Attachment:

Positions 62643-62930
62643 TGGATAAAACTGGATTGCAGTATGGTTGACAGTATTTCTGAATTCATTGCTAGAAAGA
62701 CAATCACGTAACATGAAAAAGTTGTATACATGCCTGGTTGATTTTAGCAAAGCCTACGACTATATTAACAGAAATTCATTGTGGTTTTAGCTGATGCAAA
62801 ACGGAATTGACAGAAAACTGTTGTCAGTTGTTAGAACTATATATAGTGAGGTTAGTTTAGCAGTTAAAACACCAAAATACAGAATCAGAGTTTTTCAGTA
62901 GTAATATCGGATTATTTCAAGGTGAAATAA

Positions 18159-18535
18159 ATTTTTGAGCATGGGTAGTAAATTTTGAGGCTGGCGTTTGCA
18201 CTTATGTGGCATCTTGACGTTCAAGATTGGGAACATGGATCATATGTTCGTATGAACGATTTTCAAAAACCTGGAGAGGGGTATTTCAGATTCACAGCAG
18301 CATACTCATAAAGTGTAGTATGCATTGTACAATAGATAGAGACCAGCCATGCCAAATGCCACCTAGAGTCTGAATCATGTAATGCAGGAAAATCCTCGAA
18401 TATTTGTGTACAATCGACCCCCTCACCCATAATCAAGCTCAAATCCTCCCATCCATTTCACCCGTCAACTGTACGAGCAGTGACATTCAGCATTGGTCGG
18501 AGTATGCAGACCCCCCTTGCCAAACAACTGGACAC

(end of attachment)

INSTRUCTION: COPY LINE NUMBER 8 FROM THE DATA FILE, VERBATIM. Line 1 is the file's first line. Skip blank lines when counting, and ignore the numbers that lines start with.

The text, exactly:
18201 CTTATGTGGCATCTTGACGTTCAAGATTGGGAACATGGATCATATGTTCGTATGAACGATTTTCAAAAACCTGGAGAGGGGTATTTCAGATTCACAGCAG